After years of speculations and rumors, Amazon has planned to announce its 3D smartphone in next few months, claims the Wall Street Journal.

WSJ reported that people close to the matter had revealed the retailer giant’s plan and explained their step by step approach. Amazon has been demonstrating the handset to developers in Seattle and San Francisco from a last couple of weeks.

If all goes well, the official announcement in June will be followed by shipping in September. At this moment, there’s no concrete information coming from the Seattle-based company, so the news should be taken with a grain of salt.

Earlier, famous analyst Ming-Chi Kuo of KGI Securities said that the phone would reportedly feature 4.5 or 4.7-inch 3D screen with 300-320 ppm, 6 cameras for gesture control, Qualcomm Snapdragon 801 processor, 13-megapixel rear camera and a 2000 or 2400 mAh battery. Even estimated first order will be of around 700k-600k units.


The much-anticipated feature is the 6 cameras that will help the user to see 3D images without glasses by formulating the depth effect to the naked eyes. This effect is the result of an intersection of technologies that will recalibrate the screen image on the basis of the presence and location of a face in front of the display.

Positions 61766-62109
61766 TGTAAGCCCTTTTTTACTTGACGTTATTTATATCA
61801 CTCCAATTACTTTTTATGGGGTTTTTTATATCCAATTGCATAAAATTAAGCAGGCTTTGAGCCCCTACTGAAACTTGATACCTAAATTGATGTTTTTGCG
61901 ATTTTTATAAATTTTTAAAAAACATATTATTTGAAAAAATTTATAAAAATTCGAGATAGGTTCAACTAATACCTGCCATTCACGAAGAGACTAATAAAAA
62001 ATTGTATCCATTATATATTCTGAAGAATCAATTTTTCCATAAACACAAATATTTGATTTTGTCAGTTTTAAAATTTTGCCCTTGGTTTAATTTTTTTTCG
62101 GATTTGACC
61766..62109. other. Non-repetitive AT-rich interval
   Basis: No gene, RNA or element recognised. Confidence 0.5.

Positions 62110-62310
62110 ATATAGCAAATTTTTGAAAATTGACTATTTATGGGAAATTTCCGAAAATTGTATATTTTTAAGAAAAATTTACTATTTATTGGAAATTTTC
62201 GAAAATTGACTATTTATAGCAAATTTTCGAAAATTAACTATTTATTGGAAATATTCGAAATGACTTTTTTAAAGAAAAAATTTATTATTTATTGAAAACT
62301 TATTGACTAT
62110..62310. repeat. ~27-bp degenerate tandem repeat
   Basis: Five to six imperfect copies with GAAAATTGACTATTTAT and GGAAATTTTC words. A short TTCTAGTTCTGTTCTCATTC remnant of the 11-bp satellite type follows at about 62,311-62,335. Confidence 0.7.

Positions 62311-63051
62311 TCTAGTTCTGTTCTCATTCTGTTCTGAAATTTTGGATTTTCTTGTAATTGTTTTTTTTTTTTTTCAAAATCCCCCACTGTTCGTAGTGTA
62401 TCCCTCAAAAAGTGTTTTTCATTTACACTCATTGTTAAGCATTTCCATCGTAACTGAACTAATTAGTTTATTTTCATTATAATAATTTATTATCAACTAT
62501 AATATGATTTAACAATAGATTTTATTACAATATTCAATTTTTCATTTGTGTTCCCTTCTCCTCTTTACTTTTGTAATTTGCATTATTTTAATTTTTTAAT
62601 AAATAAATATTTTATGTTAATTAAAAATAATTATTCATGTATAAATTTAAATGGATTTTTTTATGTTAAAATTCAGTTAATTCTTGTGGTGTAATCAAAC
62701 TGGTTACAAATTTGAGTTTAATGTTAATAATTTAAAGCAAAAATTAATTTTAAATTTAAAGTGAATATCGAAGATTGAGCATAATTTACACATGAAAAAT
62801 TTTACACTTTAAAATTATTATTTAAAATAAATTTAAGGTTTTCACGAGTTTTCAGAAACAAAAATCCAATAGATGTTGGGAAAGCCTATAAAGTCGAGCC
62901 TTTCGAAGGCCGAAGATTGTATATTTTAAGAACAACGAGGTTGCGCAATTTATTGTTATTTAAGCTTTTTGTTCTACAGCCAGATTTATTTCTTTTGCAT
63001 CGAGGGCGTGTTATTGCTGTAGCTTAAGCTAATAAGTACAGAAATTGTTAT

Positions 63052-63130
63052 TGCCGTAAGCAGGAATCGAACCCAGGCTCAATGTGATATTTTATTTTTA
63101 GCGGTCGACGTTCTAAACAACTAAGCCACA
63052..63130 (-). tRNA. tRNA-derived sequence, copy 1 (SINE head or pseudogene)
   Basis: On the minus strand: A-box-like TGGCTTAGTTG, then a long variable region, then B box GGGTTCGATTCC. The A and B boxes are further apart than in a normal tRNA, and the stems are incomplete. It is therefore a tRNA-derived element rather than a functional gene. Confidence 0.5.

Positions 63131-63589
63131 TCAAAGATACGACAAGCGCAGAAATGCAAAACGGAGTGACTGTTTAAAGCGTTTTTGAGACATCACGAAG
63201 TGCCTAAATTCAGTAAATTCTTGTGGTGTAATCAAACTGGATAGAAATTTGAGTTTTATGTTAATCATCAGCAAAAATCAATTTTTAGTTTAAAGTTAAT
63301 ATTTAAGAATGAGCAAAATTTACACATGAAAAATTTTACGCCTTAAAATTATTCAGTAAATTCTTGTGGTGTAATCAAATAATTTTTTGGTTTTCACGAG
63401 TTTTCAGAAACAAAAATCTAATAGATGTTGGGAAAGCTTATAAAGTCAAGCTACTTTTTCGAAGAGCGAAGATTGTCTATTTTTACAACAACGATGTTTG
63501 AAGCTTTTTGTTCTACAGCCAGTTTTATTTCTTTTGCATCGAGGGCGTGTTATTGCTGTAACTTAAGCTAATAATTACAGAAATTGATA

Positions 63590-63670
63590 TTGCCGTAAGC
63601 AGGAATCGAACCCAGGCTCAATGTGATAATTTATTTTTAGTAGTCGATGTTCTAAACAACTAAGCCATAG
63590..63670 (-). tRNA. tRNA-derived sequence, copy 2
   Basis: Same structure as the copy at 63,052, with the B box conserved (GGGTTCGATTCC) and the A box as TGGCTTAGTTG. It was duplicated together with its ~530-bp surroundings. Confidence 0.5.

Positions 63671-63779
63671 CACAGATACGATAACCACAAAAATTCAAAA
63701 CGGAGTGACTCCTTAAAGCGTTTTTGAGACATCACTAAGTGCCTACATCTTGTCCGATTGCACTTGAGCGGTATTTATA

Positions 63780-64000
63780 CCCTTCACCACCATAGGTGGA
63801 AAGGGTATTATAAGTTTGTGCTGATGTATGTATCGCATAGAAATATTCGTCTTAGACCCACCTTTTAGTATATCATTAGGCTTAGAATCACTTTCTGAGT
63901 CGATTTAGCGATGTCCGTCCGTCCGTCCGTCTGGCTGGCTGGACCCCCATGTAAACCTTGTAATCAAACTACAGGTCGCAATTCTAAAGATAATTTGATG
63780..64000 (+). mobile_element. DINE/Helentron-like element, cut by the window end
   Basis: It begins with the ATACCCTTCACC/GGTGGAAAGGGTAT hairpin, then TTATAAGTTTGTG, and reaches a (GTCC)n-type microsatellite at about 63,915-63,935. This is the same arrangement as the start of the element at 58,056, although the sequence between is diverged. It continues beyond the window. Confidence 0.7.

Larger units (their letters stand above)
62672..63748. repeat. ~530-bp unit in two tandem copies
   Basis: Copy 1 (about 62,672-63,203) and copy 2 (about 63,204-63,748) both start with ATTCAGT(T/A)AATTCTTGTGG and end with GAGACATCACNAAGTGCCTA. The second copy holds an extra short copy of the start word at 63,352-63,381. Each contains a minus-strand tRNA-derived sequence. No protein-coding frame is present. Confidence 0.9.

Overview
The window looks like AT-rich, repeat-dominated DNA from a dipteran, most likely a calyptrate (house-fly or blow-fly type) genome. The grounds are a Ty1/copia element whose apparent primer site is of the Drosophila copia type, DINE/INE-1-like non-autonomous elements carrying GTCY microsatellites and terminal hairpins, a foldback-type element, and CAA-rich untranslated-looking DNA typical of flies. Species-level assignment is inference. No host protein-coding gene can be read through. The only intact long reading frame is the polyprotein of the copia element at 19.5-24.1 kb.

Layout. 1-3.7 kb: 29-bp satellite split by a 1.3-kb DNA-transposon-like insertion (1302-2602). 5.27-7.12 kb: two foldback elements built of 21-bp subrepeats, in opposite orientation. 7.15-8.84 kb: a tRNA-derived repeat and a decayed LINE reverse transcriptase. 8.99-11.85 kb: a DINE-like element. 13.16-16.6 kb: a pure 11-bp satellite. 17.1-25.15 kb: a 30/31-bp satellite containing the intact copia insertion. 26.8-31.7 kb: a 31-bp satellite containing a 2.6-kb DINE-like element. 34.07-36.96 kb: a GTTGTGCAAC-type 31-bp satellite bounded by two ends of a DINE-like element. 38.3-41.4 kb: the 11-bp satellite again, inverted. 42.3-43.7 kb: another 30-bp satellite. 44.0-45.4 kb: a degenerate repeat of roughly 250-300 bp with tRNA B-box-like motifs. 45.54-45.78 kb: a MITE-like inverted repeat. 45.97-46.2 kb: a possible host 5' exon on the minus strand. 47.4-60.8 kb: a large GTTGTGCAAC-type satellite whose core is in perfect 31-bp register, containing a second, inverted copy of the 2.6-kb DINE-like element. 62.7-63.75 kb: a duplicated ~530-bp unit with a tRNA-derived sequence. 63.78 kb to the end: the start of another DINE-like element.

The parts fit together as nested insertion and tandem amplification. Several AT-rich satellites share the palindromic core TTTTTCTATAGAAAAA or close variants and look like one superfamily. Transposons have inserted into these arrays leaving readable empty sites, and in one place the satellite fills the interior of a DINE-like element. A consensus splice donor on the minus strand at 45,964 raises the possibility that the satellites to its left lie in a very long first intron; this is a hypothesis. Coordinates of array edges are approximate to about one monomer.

Whereas the rest four cameras on the front of the smartphone will be able to analyze, with great precision, the position of the face, which will enable the redefinition of the graphics to generate a hologram with depth effect.

However, the feasibility of such a feature is rare because it will increase the budget. And if Amazon wants to compete with Samsung, Apple and now quickly emerging Windows phones, it’s to keep the prices low. The budget will be an important aspect of the Amazon’s project as HTC and LG already tried adding 3D displays and multiple cameras to phones. HTC Evo 3D and LG Thrill failed to make an impact. After Kindle, Kindle Fire and Fire TV, Kindle Phone will be the next big thing from Amazon.

Does it sound illustrious smartphone? Share your thoughts in the comments below.

Source: WSJ



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